Alternative Investments

Alternative investments are those outside the conventional financial markets. These could include hedge funds, private equity funds, commodities, artwork, and farmland. Alternative investments are higher risk and require more research. Some, like hedge funds, require you to be an accredited investor. In exchange, these investments could also earn high returns.

Compounding with additional contributions

As impressive as compound interest might be, progress on savings goals also depends on making steady contributions.

Let’s go back to the savings account example above and use the daily compound interest calculator to see the impact of regular contributions. We started with $10,000 and ended up with $4,918 in interest after 10 years in an account with a 4% annual yield. But by depositing an additional $100 each month into your savings account, you’d end up with $29,648 after 10 years, when compounded daily. The interest would be $7,648 on total deposits of $22,000.

Factors That Affect How Much Interest You Earn

Predicting your compound interest earnings lets you see whether you’re on track for your goals. Some of the factors that determine how much you’ll earn include:

Account Balance

As the saying goes, it takes money to make money. Therefore, the more you deposit into a compound interest account, the more you earn annually. This is the foundation of interest compounding. As you build your savings from the compound interest, you will make more and more per year.

Interest Rate

An account interest rate shows how much you will earn per year on your balance. When researching how to open a compound interest account, look for one offering a competitive rate. You should also keep an eye on market and economic changes. Rates change, which could increase or decrease how much interest you earn per year. You should also check regularly to see if you could get a better deal from another company.

Compounding Frequency

Compounding frequency is how soon your account starts earning interest on prior earnings. Accounts could compound annually, quarterly, monthly, and even daily. The more frequent the compounding schedule, the more interest you earn per year. This is because the account starts paying a return on your past earnings sooner. If you’re wondering how to open a daily compound interest account, our review of the best CD rates identified many that do just that.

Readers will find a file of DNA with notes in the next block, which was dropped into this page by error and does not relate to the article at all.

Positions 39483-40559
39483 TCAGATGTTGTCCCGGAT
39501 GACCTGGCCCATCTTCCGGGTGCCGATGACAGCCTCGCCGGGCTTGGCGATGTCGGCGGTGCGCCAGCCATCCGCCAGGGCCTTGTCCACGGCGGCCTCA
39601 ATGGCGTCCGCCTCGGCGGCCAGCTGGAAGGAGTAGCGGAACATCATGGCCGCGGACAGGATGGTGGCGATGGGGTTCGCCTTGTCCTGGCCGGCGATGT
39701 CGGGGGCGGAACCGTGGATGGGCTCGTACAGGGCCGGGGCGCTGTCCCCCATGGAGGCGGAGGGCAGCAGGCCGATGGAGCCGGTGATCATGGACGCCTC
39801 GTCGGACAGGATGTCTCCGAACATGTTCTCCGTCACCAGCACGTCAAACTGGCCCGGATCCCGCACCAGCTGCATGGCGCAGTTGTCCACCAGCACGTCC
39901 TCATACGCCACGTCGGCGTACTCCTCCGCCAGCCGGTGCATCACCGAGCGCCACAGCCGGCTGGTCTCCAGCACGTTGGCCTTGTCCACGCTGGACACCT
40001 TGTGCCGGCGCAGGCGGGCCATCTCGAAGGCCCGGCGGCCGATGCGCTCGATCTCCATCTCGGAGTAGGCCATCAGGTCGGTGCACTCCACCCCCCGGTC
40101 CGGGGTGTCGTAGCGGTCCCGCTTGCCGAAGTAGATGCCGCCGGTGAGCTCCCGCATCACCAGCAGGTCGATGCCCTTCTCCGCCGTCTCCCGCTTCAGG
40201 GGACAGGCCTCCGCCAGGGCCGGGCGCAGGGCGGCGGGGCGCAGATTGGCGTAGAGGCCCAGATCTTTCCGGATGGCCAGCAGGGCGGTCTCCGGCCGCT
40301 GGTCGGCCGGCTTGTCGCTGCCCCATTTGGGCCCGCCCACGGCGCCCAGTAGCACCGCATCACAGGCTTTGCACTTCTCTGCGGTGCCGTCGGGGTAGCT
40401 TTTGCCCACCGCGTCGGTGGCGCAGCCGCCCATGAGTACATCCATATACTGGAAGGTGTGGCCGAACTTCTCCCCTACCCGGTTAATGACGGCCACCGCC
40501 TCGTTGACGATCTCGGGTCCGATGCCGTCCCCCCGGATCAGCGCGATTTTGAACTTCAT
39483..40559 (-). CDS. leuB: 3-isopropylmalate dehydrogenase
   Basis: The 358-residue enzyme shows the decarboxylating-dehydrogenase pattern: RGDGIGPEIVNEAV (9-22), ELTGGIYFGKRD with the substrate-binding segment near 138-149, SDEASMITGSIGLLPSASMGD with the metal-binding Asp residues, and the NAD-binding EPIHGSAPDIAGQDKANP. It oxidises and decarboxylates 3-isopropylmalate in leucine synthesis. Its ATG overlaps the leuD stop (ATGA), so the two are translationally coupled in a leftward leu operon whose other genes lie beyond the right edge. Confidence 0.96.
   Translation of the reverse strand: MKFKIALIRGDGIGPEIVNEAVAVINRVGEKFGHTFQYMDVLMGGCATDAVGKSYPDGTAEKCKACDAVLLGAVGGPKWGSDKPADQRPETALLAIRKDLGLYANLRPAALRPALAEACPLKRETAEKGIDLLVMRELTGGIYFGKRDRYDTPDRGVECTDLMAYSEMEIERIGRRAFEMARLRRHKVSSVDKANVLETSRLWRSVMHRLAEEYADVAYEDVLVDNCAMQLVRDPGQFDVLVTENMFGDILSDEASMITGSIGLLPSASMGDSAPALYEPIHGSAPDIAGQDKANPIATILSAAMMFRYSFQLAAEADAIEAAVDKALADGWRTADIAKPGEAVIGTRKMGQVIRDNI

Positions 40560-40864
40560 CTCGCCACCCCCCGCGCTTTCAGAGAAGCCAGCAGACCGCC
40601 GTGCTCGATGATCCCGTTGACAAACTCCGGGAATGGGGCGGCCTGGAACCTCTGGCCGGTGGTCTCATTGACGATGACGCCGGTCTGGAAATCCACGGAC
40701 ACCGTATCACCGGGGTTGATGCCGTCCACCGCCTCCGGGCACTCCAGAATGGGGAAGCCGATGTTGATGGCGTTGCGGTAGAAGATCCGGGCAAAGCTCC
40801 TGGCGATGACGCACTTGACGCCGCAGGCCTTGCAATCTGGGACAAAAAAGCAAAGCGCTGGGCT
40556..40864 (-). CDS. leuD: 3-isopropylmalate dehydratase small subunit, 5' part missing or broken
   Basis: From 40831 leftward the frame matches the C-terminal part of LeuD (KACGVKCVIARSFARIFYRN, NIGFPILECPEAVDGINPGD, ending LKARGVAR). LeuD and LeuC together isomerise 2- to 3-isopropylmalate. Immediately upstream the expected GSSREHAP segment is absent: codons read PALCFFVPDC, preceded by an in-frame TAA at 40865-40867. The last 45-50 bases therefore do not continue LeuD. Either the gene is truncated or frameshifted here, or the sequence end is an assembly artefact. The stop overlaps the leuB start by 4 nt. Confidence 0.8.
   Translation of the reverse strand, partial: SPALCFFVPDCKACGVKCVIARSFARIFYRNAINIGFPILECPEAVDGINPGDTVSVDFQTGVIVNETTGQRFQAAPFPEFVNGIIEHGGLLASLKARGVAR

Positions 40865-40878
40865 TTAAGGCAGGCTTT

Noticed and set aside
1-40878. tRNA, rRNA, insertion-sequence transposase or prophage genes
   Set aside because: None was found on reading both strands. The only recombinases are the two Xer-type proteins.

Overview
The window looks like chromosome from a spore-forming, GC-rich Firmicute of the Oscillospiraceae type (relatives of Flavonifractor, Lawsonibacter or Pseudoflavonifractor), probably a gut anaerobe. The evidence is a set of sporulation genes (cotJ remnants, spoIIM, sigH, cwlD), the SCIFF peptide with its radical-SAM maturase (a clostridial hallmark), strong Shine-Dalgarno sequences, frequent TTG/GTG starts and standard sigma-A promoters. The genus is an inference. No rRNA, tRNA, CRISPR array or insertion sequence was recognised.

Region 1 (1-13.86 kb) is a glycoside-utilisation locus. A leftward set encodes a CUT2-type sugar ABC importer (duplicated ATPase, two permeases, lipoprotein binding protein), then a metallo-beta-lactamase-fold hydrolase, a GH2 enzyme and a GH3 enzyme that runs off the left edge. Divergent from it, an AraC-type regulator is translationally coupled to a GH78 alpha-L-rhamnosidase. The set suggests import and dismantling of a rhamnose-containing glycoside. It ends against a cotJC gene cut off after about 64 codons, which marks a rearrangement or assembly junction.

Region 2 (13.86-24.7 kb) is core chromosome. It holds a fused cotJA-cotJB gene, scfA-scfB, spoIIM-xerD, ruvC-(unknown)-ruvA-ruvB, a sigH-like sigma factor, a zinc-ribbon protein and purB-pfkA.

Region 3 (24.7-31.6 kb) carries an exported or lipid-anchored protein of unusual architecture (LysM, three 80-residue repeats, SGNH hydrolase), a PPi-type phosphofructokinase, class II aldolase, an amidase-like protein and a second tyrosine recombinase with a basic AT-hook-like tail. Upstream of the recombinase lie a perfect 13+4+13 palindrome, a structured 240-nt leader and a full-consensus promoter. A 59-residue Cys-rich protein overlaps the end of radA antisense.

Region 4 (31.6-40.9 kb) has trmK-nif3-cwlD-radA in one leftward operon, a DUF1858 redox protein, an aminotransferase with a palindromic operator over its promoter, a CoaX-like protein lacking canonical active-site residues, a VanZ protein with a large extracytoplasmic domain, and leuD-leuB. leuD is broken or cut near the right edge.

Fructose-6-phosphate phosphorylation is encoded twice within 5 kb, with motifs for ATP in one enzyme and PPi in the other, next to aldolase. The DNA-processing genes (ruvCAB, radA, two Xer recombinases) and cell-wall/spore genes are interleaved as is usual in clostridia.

Account Fees

If you owe fees for your compound interest account, they will be deducted from your balance. Therefore, the more you pay out in fees, the less you keep for your annual interest earnings for compounding.

How Does Compound Interest Work?

Compound interest works by growing your money through a bank or investment account. You first put your money into a compound interest account. It says how much you will earn per year. Your balance then grows by this compound interest amount. The following year, your balance plus interest earnings will continue to grow by the return. Compound interest works exponentially because you earn more and more as your savings grow.

Who Benefits From Compound Interest?

Savers and investors benefit from compound interest. You need to have extra money to put into a compound interest account. Then, it will generate a return to grow your savings. As you build your account balance, you earn more each year thanks to compounding.

On the other hand, compound interest hurts people in debt. If you owe interest, the amount gets added to your outstanding balance. So the more you owe, the more you’ll be charged in interest each year, increasing how much you need to pay back.

Are Compound Interest Accounts Safe?

Many compound interest accounts are safe, such as high-yield savings accounts, money market accounts, and CDs. Banks guarantee your return and you do not face market losses in these accounts. Safe compound interest accounts tend to pay a lower interest rate, however.

If you want to earn more, you could put your money into riskier investments like dividend stocks, mutual funds, and REITs. If the investment does well over time, you earn more yearly with compound interest. However, you also have the risk of losing money.

How Is Compound Interest Calculated?

Compound interest for one year is calculated by multiplying your starting amount by one plus the interest rate. If you have $1,000 and earn 5%, your growth with compound interest equals $1,000 x (1 + 5%) = $1,000 x 1.05 = $1,050. For multiple years, use this formula: starting principal x (1 + interest)^n, where n equals the number of years. In this same example, your $1,000 would turn into $1276.28 over five years.

This formula works with annual compounding. If you compound more frequently, it gets more complicated. You could use an online compound interest calculator to determine how much you will earn over time.

curated by ozzie small